Anti-gay group’s strategy: To divide blacks, gays, Latinos

WiG

UPDATED: Internal documents for the National Organization for Marriage reveal that the anti-gay group sought to divide blacks, gays and Latinos to advance its campaign against marriage equality.

“The strategic goal of this project is to drive a wedge between gays and blacks – two key Democratic constituencies. Find, equip, energize and connect African American spokespeople for marriage, develop a media campaign around their objections to gay marriage as a civil right; provoke the gay marriage base into responding by denouncing these spokesmen and women as bigots,” read the NOM document obtained this week by the Human Rights Campaign.

HRC posted PDFs of several documents from NOM that were secured as part of a Maine investigation into the financial operation of the organization.

“With the veil lifted, Americans everywhere can now see the ugly politics that the National Organization for Marriage traffics in every day. While loving gay and lesbian couples seek to make lifelong commitments, NOM plays racial politics, tries to hide donors and makes up lies about people of faith. The contrast could not be any starker,” said HRC president Joe Solmonese. “The reason that Americans are steadily moving in the direction of marriage equality is because they identify with the loving and committed couples who want to enter into the institution, not NOM’s underhanded tactics of lies and manipulation.”

NOM has emerged as the leading organization in the campaign against marriage equality at the federal and state levels. NOM is behind multiple anti-gay ballot campaigns this year and heavily invested in past campaigns.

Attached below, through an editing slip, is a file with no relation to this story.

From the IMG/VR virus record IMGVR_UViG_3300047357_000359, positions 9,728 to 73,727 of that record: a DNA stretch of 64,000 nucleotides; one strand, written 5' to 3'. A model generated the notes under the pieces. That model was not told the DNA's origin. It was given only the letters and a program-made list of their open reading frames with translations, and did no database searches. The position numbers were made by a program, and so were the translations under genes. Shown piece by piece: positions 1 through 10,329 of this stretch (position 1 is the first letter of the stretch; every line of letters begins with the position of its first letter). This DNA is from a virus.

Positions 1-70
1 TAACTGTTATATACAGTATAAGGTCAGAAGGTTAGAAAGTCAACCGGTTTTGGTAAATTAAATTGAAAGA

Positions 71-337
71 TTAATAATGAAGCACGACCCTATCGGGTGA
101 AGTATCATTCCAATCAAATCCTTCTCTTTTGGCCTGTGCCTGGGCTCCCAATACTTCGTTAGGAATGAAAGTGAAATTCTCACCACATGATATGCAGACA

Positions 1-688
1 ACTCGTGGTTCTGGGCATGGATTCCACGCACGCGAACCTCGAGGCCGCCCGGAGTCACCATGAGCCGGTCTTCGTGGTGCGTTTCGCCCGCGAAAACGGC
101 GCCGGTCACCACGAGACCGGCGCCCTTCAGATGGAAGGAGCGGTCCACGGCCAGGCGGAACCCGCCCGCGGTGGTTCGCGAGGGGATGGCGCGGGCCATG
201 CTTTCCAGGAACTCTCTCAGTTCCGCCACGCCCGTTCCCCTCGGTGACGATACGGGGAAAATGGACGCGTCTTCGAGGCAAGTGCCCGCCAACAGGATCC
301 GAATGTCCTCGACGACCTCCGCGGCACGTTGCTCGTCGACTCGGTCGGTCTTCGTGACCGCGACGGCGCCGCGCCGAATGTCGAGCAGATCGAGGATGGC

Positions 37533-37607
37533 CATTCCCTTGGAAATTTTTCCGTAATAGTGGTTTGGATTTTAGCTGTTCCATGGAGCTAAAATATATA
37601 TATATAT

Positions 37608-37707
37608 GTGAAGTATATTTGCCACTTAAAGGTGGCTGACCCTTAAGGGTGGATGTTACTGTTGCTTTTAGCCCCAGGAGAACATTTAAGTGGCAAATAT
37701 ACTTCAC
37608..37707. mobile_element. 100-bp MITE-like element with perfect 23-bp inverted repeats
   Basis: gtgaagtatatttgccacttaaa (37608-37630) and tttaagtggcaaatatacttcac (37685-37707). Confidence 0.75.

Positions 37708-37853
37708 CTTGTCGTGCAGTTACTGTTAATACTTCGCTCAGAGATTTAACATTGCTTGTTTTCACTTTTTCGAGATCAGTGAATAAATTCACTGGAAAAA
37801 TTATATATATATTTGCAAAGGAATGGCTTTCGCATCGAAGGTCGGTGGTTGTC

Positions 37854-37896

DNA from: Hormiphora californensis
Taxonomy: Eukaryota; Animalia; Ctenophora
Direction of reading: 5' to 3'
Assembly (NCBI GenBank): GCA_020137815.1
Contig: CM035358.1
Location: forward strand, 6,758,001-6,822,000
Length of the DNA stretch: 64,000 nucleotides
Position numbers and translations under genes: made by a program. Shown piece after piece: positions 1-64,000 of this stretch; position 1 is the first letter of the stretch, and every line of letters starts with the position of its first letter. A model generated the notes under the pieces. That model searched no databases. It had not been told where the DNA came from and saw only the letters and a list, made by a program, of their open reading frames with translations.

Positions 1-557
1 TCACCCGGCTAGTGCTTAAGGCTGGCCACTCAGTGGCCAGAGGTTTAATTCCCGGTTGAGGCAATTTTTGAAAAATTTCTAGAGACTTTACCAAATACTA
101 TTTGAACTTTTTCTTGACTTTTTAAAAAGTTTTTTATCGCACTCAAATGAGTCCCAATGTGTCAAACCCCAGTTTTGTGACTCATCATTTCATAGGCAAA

In Maine, NOM was involved in the push to overturn a same-sex marriage at the polls, but its campaign financing disclosures have raised questions and resulted in state scrutiny.

On March 26, some NOM internal documents were unsealed in the state, including a confidential report to the NOM board of directors outlining the effort to divide and conquer.

Another passage in the documents read, “The Latino vote in America is a key swing vote, and will be so even more so in the future, both because of demographic growth and inherent uncertainty: Will the process of assimilation to the dominant Anglo culture lead Hispanics to abandon traditional family values? We must interrupt this process of assimilation by making support for marriage a key badge of Latino identity – a symbol of resistance to inappropriate assimilation.”

NOM’s stated strategy also is to portray Barack Obama as a “social radical” on “side issues” such as “pornography.”

HRC, with its posting of the documents, promised “much more to come.”

NAACP chairman emeritus Julian Bond responded to the news of the documents with a statement: “NOM’s underhanded attempts to divide will not succeed if Black Americans remember their own history of discrimination. Pitting bigotry’s victims against other victims is reprehensible; the defenders of justice must stand together.”

NOM’s Brian Brown also released a statement: “The National Organization for Marriage (NOM) was formed in 2007 and has worked extensively with supporters of traditional marriage from every color, creed and background. We have worked with prominent African-American and Hispanic leaders, including Dr. Alveda C. King, Bishop George McKinney of the COGIC Church, Bishop Harry Jackson and the New York State Senator Reverend Rubén Díaz Sr., all of whom share our concern about protecting marriage as the union of one man and one woman.

“Gay marriage advocates have attempted to portray same-sex marriage as a civil right, but the voices of these and many other leaders have provided powerful witness that this claim is patently false. Gay marriage is not a civil right, and we will continue to point this out in written materials such as those released in Maine. We proudly bring together people of different races, creeds and colors to fight for our most fundamental institution: marriage.”

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